January 1: Holy Mary Mother of God - Holy Day
February 2: The Presentation of Our Lord - Feast
March 25: The Annunciation - Holy Day
March 31: The Visitation of the Virgin Mary - Feast
July 26: St Anna (Canada) - Feast
August 15: Assumption - Holy Day
Every Saturday, assuming the liturgical cycle does not set that day aside for other Feasts or commemorations, is set aside to honor Our lady. Some Special Commemorations include:
November 21: Presentation of Mary in the Temple
July 26: Saint Anna and Saint Joachim
Commemorative days linked with apparitions of the Virgin Mary:
February 11: Our Lady of Lourdes
May 13: Our Lady of Fatima
December 12: Our Lady of Guadalupe
December 27: Apparition to St Catherine Laboure
In one of the most insightful treatments in the Tradition of the unique on the special role of Mary entitled "Mother of the Redeemer" (On the Blessed Virgin Mary in the life of the Pilgrim Church) Blessed John Paul II began with these words: "The Mother of the Redeemer has a precise place in the plan of salvation, for "when the time had fully come, God sent forth his Son, born of woman, born under the law, to redeem those who were under the law, so that we might receive adoption as sons. And because you are sons, God has sent the Spirit of his Son into our hearts, crying, 'Abba! Father!'" (Gal. 4:4-6).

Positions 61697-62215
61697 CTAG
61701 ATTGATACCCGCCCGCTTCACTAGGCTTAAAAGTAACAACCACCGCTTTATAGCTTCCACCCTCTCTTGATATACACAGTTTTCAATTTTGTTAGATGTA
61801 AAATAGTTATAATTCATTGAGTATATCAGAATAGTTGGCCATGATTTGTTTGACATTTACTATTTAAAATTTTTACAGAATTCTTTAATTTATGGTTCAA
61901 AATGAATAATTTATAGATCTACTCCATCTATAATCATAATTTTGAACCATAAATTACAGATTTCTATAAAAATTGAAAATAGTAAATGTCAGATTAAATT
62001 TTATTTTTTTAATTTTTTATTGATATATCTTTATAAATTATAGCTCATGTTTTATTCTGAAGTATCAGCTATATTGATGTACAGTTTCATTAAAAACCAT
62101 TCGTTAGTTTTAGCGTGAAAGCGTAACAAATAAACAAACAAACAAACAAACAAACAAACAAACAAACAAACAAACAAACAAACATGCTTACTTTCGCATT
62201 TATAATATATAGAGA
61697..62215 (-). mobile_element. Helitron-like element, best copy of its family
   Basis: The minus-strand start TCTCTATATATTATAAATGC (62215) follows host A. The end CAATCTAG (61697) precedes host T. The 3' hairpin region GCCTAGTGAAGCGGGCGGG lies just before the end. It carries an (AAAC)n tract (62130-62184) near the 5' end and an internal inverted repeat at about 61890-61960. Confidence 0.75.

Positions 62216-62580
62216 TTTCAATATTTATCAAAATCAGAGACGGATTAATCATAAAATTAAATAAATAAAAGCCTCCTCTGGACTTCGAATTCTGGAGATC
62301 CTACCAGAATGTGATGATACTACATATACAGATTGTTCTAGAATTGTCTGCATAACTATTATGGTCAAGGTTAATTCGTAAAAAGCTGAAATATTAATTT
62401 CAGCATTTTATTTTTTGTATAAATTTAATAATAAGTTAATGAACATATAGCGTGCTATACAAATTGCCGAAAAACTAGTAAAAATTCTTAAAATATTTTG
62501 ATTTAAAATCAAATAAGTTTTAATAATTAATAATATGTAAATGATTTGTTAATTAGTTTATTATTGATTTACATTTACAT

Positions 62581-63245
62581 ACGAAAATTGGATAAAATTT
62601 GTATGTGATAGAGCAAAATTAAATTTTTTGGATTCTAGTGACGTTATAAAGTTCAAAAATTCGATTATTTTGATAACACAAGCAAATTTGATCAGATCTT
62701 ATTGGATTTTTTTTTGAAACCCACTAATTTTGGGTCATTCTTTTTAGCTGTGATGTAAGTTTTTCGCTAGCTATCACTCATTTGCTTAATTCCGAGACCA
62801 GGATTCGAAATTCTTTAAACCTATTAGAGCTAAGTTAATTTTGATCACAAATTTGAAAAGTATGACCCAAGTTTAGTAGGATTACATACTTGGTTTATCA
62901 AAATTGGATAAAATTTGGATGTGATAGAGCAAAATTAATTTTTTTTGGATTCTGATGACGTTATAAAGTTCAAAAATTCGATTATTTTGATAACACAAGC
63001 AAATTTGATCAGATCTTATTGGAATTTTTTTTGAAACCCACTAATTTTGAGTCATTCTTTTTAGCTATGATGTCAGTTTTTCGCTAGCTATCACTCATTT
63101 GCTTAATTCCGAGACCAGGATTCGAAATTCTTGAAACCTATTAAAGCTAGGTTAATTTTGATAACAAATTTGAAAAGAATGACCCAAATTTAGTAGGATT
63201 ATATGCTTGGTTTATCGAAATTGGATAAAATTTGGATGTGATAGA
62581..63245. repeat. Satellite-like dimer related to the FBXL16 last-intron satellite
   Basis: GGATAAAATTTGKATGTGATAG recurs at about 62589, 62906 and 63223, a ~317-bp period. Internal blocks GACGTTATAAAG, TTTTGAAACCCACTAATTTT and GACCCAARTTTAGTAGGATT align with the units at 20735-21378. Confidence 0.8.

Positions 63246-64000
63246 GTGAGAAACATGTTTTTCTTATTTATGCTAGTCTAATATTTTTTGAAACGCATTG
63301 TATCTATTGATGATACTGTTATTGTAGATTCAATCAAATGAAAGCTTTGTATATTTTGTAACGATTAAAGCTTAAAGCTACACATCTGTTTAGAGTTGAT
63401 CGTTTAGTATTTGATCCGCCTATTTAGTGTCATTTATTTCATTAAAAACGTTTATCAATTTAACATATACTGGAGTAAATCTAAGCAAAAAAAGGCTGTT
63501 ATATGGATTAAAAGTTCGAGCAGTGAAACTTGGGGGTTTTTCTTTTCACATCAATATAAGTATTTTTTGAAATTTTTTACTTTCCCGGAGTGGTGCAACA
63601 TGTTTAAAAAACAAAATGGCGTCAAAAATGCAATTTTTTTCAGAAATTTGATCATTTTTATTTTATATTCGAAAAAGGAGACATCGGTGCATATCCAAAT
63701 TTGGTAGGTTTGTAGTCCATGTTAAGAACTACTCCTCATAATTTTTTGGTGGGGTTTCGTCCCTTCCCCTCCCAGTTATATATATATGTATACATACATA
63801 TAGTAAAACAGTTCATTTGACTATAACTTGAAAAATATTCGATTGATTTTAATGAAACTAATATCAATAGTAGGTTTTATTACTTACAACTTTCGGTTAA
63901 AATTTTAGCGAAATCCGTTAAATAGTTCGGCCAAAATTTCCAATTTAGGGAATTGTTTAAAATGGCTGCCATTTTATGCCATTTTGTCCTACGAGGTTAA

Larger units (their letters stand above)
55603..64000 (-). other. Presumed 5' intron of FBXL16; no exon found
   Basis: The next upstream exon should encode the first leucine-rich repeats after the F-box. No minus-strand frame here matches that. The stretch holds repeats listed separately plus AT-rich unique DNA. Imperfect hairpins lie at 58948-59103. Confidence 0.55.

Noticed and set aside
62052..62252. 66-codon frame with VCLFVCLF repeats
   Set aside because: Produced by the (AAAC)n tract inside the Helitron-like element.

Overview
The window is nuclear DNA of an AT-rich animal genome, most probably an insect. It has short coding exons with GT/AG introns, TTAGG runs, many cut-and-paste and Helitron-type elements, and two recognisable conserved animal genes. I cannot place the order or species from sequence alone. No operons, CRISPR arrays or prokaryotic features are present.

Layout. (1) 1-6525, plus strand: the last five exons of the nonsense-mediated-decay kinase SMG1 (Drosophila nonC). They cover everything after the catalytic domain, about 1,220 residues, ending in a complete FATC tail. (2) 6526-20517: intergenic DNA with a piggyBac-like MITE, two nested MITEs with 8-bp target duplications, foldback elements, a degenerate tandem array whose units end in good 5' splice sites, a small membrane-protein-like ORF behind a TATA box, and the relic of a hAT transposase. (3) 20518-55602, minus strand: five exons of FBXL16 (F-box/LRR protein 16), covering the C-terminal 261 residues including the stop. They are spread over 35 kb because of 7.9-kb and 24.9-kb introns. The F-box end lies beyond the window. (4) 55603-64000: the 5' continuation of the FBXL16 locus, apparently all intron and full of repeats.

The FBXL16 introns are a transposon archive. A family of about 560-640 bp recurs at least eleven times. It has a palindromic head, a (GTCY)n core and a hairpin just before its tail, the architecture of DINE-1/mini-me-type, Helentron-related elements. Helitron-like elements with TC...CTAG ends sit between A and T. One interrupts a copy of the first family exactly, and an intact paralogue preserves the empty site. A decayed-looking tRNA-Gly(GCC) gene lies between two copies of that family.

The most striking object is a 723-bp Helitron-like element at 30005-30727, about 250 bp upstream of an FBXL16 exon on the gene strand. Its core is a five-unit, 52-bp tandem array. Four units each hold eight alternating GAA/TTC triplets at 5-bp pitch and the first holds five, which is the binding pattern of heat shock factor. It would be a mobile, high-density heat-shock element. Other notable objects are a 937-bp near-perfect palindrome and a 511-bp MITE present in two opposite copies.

"With these words of the Apostle Paul, which the Second Vatican Council takes up at the beginning of its treatment of the Blessed Virgin Mary, I too wish to begin my reflection on the role of Mary in the mystery of Christ and on her active and exemplary presence in the life of the Church. For they are words which celebrate together the love of the Father, the mission of the Son, the gift of the Spirit, the role of the woman from whom the Redeemer was born, and our own divine filiation, in the mystery of the "fullness of time."